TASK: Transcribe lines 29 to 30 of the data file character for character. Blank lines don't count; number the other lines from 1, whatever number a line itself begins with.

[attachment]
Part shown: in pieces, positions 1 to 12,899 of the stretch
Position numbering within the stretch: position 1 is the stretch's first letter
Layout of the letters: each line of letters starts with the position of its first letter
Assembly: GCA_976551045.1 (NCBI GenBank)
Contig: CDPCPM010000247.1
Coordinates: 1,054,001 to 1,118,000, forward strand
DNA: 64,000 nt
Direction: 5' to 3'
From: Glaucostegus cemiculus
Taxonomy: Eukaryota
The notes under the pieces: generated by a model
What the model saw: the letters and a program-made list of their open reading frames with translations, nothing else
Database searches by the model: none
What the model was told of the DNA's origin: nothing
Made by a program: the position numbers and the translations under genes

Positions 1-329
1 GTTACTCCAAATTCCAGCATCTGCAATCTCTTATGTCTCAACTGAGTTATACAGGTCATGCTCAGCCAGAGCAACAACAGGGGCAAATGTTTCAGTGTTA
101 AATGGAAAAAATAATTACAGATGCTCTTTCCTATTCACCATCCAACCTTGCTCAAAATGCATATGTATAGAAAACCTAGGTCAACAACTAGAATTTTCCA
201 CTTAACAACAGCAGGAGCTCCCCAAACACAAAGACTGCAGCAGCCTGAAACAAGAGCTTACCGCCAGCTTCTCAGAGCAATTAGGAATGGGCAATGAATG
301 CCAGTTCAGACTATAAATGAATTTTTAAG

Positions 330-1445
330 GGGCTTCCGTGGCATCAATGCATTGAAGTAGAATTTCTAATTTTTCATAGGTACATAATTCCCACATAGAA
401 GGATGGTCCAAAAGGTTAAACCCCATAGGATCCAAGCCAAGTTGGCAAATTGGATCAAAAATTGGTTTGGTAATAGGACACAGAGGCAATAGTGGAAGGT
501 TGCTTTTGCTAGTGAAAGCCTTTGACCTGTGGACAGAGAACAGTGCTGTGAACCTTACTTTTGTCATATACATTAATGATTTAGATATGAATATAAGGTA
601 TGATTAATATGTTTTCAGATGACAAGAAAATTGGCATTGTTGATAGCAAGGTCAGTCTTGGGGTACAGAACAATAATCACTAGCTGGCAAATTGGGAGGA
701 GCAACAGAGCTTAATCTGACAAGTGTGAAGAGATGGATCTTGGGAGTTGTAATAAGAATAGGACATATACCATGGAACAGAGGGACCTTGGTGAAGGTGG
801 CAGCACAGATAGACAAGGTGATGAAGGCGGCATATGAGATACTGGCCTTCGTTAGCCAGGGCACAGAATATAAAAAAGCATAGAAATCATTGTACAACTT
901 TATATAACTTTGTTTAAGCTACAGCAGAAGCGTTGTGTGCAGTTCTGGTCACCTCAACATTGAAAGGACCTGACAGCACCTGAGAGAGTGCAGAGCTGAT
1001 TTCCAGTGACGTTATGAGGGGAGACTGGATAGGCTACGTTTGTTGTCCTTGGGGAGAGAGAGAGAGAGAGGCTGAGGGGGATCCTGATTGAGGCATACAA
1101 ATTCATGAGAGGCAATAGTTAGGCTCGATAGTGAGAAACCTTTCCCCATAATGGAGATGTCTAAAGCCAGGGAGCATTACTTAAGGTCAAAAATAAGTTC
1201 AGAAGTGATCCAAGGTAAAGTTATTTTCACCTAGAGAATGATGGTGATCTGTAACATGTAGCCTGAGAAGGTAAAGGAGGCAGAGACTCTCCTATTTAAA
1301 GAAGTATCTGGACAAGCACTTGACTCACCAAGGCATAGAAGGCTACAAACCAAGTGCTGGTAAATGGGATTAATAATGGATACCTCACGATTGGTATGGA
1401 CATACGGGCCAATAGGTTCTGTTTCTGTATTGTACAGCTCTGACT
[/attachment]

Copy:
1001 TTCCAGTGACGTTATGAGGGGAGACTGGATAGGCTACGTTTGTTGTCCTTGGGGAGAGAGAGAGAGAGAGGCTGAGGGGGATCCTGATTGAGGCATACAA
1101 ATTCATGAGAGGCAATAGTTAGGCTCGATAGTGAGAAACCTTTCCCCATAATGGAGATGTCTAAAGCCAGGGAGCATTACTTAAGGTCAAAAATAAGTTC